My study of carpet weaving took me to Rajasthan. The host was very accommodating, so the study extended itself into actual observation of activities in the field – in this case, a couple of village in Alwar. My first reaction was that Rajasthan, labeled as desert area was greener than where I am from.
The people there take work seriously.
The villages and their people have their own rhythm of life. I see this youth atop this small tree. His job: cut a branch without harming the nest.
The birds are busy, too. After lunch, I wait for a while before I finally catch them in the act:
It is quite bearable to be out into the open at this time of the day, thanks to a small sand-storm the day earlier. The villagers look completely at home. After a day that starts early, noon is the time to rest under the shed even if they are all awake.
Next door, the man does not sit up as we pass by. From distance, I could only see his foot perched up on the knee. He turns slightly to watch us for a moment, but remains in his horizontal position.
A few steps ahead and this man is already up. As I take my camera out and ask for permission, he signals me to wait. Then he puts his turban on his head. We are now ready for the camers:
We close in on the shed where carpets were on the looms. Some people prefer to set up looms outside their homes and weave in a group, because that helps them keep up the pace and avoid slacking off. But, we are strange creatures in this micro-community out here under a shed: buffaloes, goats, boys lazing off… all to keep company with the busy weaving women. The boys poke fun at us, we don’t understand, but love their bursts of laughter.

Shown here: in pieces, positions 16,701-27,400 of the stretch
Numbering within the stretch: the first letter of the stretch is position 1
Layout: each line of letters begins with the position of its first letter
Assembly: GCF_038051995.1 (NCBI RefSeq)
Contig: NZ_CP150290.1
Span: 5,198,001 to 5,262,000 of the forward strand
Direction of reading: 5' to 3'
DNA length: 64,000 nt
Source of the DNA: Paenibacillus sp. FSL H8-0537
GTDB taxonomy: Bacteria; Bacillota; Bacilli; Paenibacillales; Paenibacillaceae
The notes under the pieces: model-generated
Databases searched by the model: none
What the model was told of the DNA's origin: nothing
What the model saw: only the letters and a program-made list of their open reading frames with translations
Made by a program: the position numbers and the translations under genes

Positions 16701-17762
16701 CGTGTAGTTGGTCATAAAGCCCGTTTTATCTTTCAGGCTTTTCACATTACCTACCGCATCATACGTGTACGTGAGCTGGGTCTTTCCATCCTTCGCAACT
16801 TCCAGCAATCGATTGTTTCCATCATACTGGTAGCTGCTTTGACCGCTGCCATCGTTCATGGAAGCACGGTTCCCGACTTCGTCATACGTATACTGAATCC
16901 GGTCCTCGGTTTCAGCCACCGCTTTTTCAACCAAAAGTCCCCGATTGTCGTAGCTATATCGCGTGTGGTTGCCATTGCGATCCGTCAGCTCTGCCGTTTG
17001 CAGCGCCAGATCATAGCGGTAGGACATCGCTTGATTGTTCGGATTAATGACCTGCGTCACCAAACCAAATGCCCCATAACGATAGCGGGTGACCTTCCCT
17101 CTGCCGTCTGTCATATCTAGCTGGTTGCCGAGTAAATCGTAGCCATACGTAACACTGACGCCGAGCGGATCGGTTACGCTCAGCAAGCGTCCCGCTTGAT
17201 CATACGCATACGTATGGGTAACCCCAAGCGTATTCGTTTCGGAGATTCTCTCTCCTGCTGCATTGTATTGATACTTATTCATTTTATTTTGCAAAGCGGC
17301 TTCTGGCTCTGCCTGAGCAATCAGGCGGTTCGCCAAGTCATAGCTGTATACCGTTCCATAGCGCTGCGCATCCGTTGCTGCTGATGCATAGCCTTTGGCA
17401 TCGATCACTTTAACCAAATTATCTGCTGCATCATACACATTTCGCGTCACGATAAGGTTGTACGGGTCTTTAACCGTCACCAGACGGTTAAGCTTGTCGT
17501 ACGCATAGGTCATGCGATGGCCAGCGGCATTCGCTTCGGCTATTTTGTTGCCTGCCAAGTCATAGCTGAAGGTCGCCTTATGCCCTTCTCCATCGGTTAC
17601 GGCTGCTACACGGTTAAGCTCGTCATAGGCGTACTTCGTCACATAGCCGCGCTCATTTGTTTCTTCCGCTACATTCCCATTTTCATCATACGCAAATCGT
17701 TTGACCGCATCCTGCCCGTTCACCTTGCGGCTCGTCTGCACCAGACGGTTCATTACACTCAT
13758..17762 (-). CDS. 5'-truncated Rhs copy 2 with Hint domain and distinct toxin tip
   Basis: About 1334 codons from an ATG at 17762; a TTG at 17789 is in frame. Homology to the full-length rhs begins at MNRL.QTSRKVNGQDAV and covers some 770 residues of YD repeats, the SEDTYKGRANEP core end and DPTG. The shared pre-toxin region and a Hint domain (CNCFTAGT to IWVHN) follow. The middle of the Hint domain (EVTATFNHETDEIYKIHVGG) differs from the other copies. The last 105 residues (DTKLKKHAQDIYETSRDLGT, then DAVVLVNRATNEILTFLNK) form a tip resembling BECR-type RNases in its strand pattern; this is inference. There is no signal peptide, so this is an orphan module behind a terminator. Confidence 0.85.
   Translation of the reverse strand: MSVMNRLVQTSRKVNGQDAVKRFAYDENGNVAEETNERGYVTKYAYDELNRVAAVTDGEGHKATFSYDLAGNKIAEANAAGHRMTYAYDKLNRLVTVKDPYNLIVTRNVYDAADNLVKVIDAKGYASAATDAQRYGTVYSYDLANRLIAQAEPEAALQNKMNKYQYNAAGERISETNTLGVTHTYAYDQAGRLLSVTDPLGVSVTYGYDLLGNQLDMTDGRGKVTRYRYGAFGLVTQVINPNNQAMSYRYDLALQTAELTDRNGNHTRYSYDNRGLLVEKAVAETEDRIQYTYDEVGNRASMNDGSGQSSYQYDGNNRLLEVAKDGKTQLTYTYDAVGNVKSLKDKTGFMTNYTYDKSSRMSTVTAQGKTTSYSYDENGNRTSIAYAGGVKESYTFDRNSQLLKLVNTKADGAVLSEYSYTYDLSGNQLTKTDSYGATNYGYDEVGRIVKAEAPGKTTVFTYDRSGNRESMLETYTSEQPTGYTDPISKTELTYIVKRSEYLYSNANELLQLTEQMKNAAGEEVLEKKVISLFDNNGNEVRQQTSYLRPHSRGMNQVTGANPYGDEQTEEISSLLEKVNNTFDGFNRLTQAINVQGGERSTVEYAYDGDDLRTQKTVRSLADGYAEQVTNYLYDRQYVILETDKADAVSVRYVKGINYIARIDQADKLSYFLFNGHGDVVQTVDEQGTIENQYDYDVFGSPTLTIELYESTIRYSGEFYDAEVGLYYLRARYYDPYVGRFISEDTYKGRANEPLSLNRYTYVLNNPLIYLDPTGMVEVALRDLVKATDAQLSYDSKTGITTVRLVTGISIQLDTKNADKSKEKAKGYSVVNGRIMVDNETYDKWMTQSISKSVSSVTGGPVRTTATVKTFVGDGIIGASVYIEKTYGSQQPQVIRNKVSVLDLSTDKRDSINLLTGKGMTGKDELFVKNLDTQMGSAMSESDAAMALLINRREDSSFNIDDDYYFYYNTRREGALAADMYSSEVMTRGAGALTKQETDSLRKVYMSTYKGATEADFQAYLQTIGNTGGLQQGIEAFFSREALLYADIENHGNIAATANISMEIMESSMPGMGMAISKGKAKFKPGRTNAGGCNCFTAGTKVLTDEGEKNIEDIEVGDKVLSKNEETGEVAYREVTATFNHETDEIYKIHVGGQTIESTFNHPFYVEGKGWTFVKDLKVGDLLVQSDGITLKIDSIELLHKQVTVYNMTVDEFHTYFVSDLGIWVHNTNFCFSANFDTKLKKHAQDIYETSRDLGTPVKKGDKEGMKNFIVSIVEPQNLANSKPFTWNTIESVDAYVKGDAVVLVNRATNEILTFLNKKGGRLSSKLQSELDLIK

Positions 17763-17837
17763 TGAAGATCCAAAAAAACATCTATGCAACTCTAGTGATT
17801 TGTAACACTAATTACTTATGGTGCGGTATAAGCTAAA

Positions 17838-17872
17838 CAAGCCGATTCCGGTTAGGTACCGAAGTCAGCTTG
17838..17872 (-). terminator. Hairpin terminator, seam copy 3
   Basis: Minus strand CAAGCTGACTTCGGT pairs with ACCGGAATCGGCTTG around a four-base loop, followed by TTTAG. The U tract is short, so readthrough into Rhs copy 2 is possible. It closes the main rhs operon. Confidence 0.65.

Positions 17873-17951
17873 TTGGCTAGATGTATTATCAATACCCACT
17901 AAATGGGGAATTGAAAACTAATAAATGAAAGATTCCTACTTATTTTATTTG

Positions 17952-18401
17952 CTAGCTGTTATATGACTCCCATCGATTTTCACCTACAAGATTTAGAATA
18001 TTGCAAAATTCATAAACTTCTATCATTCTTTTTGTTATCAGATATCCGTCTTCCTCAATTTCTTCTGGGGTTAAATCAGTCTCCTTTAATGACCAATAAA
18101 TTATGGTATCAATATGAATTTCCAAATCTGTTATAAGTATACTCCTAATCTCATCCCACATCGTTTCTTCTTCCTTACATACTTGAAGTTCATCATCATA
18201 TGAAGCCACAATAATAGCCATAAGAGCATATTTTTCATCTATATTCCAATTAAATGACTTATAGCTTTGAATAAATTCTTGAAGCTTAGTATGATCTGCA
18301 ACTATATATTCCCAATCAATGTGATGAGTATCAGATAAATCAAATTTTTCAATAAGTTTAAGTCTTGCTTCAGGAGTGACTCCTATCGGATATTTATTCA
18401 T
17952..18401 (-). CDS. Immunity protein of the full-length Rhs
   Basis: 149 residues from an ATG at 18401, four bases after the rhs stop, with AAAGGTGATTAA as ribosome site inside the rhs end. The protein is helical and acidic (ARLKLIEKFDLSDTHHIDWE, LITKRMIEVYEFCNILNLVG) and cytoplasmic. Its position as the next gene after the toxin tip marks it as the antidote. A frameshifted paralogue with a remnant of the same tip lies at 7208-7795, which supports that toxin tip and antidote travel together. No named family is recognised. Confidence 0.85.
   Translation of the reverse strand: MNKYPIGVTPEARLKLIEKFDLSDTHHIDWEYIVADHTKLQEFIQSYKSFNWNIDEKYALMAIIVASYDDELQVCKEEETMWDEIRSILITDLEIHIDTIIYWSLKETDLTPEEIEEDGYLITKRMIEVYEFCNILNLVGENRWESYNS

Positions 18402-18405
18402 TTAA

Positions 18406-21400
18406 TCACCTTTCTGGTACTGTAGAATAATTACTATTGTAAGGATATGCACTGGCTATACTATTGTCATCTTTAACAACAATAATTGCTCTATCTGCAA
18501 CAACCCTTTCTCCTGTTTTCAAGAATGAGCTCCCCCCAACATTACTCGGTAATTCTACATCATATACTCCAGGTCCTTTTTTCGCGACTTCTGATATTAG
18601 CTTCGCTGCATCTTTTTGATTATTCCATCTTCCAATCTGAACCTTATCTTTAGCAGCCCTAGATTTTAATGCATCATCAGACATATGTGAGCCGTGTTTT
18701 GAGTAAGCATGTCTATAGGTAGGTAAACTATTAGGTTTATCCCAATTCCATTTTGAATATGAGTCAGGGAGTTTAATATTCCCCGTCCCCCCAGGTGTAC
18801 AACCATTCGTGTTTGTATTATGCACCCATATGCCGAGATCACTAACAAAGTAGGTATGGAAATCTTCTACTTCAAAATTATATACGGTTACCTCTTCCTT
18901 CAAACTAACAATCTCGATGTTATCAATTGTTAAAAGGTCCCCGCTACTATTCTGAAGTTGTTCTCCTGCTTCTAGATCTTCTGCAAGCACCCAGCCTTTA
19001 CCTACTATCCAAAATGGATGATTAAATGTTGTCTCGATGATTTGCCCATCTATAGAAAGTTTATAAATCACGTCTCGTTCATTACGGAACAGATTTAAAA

Our weaver friends are gracious enough to let me try my hand at the loom. I am big and heavy. They are nimble and small. Their bench is too small for me. Still, I have my moment of instruction under their accommodating smiles and patience.
They are under continual supervision and help by Shakuntala, who covers about fifteen villages nearby, and helps weavers maintain the quality of their work. She is very patient with me, who was all-thumbs with weaving:
We move on to the next destination. I could see Pratapgarh perched atop a hill, and ask the driver to stop the car. A bunch of boys, who were doing I-don’t-know-what, photobomb immediately and demand that I take more pictures of them.
But I am adamant, too. I am bent upon taking an unencumbered picture of Pratapgarh, and in a few moments, I succeed:
Someone has driven a car up top on this building. Probably weaving is easier than that:
Evening is upon us. We are greeted by the evening skyline marked by the Amer fort. No time to go in, but the beauty strikes even from outside:
Jaipur is soon upon us. This is Moti Dungari just at the fringe. My camera signs off.